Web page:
Guess what, it’s not just you and me that are growing tired of fossil fuels. Thousands of people around the world have taken part in what some people call “the largest ever global civil disobedience against fossil fuels”. There have been dozens of activists arrested because they tried to shut down coalmines, rail infrastructure and a large port.

These protests have been held for over two weeks now, countries included in these protests are: UK, US, Australia, South Africa and Indonesia. The protester came with a strong and clear message, keep oil, coal and gas in the ground, not above it.

A coalition of a large variety of different environment groups, called the actions ‘break free’, and they are pushing to completely shift away from fossil fuel and use renewable energy instead.

Bill McKibben, founder of the climate group called 350.org, says: “This is the hottest year we’ve ever measured, and so it is remarkably comforting to see people rising up at different parts of the world to insist on a change”.

Around 50 or so protesters were arrested in the state of Washing for trespassing as they camped out on large railroad tracks. But these tracks weren’t just any tracks, they are mainly used for transporting oil to Shell and Tesoro refineries. The protesters action managed to close down the whole rail line over the weekend.

In Washington DC thousands of people marched in a call for Obama to call off the offshore drilling for oil and gas. At the same time, a thousand people protested against the newly planned expansion of a BP refinery in Chicago. Five people were also arrested in Albaby, New York, for attempting to stop a train transporting fossil fuel.

And it’s not just the US seeing protesters taking action. Australia had a group of kayakers using inflatable kayaks trying to shut down the world’s largest coal port in Newcastle. Around hundreds of people invaded the largest opencast coalmine in the UK, which is located in South Wales. The largest opencast mine in Europe, which is located in Germany was also attacked by protesters trying to shut it down.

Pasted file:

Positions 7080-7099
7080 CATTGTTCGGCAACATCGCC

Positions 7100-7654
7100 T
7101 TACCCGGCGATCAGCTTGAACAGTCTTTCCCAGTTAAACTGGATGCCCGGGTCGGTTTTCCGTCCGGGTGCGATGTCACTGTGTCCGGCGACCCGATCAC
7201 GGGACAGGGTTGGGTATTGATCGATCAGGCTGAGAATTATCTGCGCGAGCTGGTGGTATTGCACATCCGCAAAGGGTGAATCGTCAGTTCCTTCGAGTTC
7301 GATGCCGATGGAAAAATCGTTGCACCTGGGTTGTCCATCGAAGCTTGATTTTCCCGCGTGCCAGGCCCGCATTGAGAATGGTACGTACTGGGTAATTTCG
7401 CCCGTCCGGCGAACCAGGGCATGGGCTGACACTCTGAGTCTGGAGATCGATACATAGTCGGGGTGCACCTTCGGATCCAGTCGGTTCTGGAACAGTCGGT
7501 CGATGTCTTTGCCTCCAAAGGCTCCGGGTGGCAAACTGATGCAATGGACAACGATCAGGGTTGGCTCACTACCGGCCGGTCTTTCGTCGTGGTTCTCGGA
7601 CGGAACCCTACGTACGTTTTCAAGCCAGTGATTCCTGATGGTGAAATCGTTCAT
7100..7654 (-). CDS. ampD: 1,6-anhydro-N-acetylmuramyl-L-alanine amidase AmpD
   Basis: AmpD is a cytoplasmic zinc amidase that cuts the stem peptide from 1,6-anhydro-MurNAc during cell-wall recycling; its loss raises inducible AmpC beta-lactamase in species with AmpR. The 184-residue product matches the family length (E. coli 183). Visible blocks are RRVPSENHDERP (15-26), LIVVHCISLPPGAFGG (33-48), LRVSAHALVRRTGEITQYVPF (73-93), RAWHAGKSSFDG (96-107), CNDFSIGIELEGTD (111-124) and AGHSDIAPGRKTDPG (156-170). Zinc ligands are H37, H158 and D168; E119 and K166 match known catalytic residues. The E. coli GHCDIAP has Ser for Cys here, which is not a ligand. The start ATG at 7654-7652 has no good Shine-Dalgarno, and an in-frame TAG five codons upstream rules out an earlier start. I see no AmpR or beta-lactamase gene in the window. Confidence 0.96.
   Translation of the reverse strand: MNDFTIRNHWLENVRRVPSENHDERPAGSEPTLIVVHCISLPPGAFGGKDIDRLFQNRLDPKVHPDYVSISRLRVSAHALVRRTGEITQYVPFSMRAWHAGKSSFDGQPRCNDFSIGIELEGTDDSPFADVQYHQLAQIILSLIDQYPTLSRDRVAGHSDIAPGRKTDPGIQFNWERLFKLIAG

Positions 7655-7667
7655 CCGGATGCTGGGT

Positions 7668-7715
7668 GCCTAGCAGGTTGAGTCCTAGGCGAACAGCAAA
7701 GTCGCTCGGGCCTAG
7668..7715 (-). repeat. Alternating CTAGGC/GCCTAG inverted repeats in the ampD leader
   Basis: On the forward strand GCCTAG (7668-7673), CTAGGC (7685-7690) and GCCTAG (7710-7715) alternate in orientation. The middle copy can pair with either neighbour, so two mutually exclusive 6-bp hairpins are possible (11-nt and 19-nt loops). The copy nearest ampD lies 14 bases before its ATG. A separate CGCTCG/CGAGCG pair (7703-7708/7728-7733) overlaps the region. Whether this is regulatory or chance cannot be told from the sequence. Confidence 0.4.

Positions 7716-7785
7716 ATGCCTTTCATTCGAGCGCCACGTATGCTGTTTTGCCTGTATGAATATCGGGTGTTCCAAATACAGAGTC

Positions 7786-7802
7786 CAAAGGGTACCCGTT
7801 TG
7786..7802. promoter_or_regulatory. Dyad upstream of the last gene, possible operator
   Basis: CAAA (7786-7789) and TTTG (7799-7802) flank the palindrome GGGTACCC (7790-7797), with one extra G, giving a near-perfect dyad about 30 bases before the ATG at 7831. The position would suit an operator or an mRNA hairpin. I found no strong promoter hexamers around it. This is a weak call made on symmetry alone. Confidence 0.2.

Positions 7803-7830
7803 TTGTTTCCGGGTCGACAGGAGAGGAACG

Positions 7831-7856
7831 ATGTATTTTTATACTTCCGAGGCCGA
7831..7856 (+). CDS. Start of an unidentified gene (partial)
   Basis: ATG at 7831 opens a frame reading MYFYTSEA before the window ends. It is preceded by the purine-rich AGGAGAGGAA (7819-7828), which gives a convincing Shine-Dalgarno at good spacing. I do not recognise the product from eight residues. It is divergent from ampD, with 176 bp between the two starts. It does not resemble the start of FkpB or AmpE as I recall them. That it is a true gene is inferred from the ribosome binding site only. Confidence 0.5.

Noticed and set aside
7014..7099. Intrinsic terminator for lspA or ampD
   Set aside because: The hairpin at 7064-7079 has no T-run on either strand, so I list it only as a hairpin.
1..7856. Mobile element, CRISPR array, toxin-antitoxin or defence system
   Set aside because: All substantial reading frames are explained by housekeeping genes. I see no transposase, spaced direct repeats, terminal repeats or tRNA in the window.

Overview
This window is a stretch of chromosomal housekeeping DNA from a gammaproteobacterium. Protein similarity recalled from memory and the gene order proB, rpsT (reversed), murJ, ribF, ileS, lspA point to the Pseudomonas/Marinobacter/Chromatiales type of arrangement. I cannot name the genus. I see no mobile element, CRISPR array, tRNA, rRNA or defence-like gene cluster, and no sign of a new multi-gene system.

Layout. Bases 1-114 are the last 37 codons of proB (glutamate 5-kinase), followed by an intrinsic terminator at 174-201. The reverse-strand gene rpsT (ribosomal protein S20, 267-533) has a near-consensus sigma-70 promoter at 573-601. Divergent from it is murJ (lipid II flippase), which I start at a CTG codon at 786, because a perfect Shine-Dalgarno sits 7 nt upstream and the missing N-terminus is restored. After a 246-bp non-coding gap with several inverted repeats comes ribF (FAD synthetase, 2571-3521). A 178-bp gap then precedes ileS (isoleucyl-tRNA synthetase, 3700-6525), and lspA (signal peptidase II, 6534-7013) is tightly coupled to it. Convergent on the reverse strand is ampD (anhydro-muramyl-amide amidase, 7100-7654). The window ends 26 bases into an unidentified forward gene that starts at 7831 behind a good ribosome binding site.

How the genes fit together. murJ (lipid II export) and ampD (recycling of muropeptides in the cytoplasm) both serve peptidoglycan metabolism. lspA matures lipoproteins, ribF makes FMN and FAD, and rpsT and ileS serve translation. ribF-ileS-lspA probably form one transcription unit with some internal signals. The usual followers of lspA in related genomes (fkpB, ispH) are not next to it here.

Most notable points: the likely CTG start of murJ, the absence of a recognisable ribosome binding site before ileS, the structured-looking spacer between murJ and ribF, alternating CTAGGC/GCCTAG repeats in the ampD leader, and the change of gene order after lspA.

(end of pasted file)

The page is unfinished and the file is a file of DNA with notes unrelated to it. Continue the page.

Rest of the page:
More of these activities have taken place in Brazil, Nigeria, South Africa and also Canada. Some of the biggest protests took place in Indonesia and the Philippines, combined together there was an estimate of 10,000 people marching together.

Many of the protesters have expressed anger towards last year’s climate deal, which were supposed to have nations around Europe keep global temperatures below 2 degrees Celsius. But somehow the exclusion of fossil fuels were not included in this deal.

These protests couldn’t happen any time sooner, as we’ve already covered in a previous article, the global temperatures around the world have been broken 7 months in a row, with April being the hottest one ever recorded. These global temperatures were aided by a hefty El NiƱo, which caused the drought in Africa, corals around Australia to perish and the Arctic to experience a new low in ice.

Scientists were surprised as the 400PPM milestone was reached way sooner than expected. Sadly a large amount of warmth has already been locked in, which no future emissions cuts will help. This warmth will lead to the sea level rising, food become all more insecure and will also lead to extreme weather events around the world.

On a more positive note, global renewable energy grew by 8.3% last year, solar and wind technology are now outpacing new coal facilities. Data from the gridnetwork in the UK showed that the amount of electricity provided by coal reached zero several times last week.

The US energy information administration have however warned that fossil fuels will stay make up 75% of energy production up to 2014. The cause for this is caused by non-OECD countries like India and China.

Naomi Klein, author and climate activist says:” This is a race against time. Our movement is stronger than ever, but to beat the odds, we have to grow stronger”.

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